River reopens though some vessel traffic limited

NEW ORLEANS (AP) — The Mississippi River reopened Friday to shipping from Baton Rouge to its mouth after being closed four days earlier as Hurricane Isaac approached.

The Coast Guard was limiting some traffic as a backlog of vessels —including a cruise ship — waited to enter the river about 90 miles southeast of New Orleans. The 2,052-passenger Carnival Elation arrived at the port Friday afternoon.

Barges had been stranded on the river bank in places because of Isaac's storm surge, which plowed up the river and effectively caused the Mississippi to flow backward until winds shifted to the north and pushed water back into the Gulf of Mexico, authorities said.

Port terminals will be bustling for the next few days as terminal operators handle a backlog of vessels, said Gary LaGrange, president and CEO of the Port of New Orleans. A total of 23 ships are scheduled to call on port docks by Tuesday. Included are 12 container vessels, nine break-bulk cargo vessels, and two cruise ships, he said.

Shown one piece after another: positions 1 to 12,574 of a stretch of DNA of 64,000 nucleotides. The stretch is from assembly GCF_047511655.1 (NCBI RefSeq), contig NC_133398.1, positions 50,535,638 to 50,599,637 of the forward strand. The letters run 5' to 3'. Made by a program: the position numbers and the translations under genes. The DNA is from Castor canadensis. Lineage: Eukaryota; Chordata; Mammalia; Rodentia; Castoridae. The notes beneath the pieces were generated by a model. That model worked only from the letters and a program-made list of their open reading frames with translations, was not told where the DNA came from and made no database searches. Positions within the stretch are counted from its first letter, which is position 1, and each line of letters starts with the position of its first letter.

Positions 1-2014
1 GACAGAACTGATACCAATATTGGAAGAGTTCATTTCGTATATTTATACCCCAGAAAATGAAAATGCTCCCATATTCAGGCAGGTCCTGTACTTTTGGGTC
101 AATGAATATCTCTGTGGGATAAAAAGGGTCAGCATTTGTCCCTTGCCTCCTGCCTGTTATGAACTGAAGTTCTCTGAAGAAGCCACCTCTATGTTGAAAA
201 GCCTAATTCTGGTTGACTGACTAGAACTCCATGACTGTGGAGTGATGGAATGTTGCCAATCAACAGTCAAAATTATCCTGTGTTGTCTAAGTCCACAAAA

The river between Baton Rouge and its mouth is lined with refineries, chemical plants and a massive grain port. Low water caused by drought in the Midwest has caused periodic closings farther upriver — particularly in Mississippi and the Memphis, Tenn., area — because of silting and sandbar hazards.

The river is much deeper from Baton Rouge to its mouth though officials had been concerned that salt water from the Gulf was intruding northward because of the river's low flow.

A massive underwater barrier was built to keep the heavier salt water at the bottom and away from drinking water intakes south of New Orleans.

Farther upriver, dredges were working to clear sandbars and permit barge traffic to pass.

Isaac's rains upriver could bring some relief for the low water problems, though forecasters expect more normal river levels won't return until October.

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